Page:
This is a spring nature phenomenon that I find fascinating: the nuptial ant flight. It is subtle and short-lived…and a wonder to witness.

It looks like a lot of small moths flying in random directions. But on closer look, it is ants with wings. Thousands of them. And they are all emerging from the same spot in the ground.

If you look closely at the bug on the lizard’s mouth, below, you see it is an ant with wings. You can also see how the lizard has strategically positioned himself at the feast, all around him are the winged ants.

The ants with wings, also known as alates, have been selected by their ant society to perpetuate the colony. There are thousands of them because many of them will end up in a predator’s mouth, like this lucky lizard’s.

It is an important phase in insect reproduction and occurs in ants, termites, and some bee species. (I have only witnessed it in ants.)

More info: antkeepers.com

Here is a photo of a carpenter ant nest on a normal day. Worker ants doing their job. Every black dot is a busy ant.

And here is a close-up of a nest hole.

Down below and out of our sight is a highly organized ant colony, millions of ants. Their social system is elaborate with various castes of workers, soldiers and more.

It’s a different scene on the Big Day when the colony releases winged fertile males (drones) and females (queens) to mate, form new colonies. They come shooting out of the hole by the thousands.

On earth we have 22,000 different species of ants. One of the world’s leading experts on ants, E. O. Wilson, estimated that the total biomass of all the ants in the world is approximately equal to the total biomass of the entire human race.

The success of their species is attributed to their social organization and drive to collectively work to support the colony.

On the day of their nuptial flight, a day they have been building toward, the winged reproductive ants leave the nest in a powerful pursuit.

It is a perilous journey. Predators will gobble up many of them.

Lizards have long tongues they can rapidly flick out and snatch up prey, and this little guy was very practiced at the art.

Here you can see his tongue. And his little legs are stretched out in his feeding frenzy.

I have seen so many of these emergences that when I see warblers or swallows or other creatures behaving erratically and in large numbers, I stop whatever I am doing and investigate.

The emergence is fast. The flying ants come spewing out of a hole, sometimes a crack in a rock…and in a few minutes it is over.

Lizards scurry, birds swoop — all the wildlife get lined up to partake of this delicious opportunity.

Here in Northern California I have seen it the most in April, often a day or so after it has rained. But I’ve also seen it on warm fall days. It’s different for every ant species.

Last week we were enjoying tea on the deck when swallows started congregating just above us.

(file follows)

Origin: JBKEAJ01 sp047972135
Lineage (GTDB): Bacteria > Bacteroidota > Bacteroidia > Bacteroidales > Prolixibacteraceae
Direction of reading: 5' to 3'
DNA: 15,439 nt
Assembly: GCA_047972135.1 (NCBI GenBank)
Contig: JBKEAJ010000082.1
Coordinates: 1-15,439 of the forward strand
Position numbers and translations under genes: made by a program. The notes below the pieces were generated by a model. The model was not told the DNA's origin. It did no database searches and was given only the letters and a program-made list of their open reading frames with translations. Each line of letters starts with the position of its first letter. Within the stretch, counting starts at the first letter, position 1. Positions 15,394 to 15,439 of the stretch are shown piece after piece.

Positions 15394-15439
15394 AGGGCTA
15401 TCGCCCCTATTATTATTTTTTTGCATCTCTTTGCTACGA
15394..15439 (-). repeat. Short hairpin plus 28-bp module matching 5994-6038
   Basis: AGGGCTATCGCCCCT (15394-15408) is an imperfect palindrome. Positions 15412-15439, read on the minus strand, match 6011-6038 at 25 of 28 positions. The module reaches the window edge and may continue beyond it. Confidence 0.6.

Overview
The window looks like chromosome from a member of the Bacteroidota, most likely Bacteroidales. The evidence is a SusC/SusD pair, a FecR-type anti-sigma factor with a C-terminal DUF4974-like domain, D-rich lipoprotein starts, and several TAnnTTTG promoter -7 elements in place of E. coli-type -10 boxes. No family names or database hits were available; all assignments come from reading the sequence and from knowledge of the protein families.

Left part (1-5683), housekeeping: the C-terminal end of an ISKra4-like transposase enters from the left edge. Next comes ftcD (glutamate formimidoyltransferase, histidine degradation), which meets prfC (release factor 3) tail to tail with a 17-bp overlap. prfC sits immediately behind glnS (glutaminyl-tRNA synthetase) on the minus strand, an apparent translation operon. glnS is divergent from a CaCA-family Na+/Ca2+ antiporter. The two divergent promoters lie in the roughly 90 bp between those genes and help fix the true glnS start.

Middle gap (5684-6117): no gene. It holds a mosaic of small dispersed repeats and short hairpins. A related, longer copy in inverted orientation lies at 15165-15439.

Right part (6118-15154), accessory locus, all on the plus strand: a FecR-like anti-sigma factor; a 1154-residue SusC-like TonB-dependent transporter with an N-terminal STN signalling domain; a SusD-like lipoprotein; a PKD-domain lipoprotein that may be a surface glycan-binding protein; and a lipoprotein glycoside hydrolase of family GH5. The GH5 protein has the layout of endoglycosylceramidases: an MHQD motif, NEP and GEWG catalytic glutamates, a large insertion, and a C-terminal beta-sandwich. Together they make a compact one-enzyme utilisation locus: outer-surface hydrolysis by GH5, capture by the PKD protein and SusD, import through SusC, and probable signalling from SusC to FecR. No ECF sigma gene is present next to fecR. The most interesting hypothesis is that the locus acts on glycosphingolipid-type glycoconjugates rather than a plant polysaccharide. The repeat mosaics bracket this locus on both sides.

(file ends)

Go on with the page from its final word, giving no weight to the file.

On most spring or summer days we see one violet-green swallow, or a pair, in some nest activity.

That day there were 20 or 30 swallows within minutes– circling and diving and air-catching the flying ants. This photo shows numerous swallows in pursuit; the ants are so tiny they cannot be seen here.

Usually the event is so chaotic that you wouldn’t guess it was an ant thing, especially since it is airborne and involves so many wings. What you see is a flurry of diaphanous wings fluttering in hundreds of different directions.

The emergence is partly based on weather conditions: not too windy or cold, and wet but not too wet.

Every black dot on these rocks is an alate or winged ant.

It never lasts more than ten minutes.

When the flying ants are no longer spewing from the ground, the predators leave, the show is over.

The males mate with the queens and their life is over. The queen chews off her wings and begins the excavation of her new chamber where she will begin laying eggs.

What a species!

Written by Jet Eliot.

Photos by Athena Alexander.

Swallowtail Butterflies

Butterflies are the brightness and lightness of spring that we often long for in the dark and heavy days of winter. And then one day it IS spring and we see our first butterfly.

They are a gentle reminder that life on earth is all about change.

Butterflies start out as microscopic eggs, then become tiny worm-like larvae, then grow bigger into caterpillars, molting numerous times. Next they create their own cocoons, and, as we all know, then metamorphize from their pupae state into a butterfly. What an earthly marvel this is.

Below are five photos of the Anise Swallowtail butterfly, Papilio zelicaon, in its various stages.

One summer day two years ago as Athena was photographing, this butterfly’s wriggling and arched thorax posture (below) caught her eye. She realized she was witnessing the adult female depositing her eggs. The eggs are microscopic, cannot be seen here.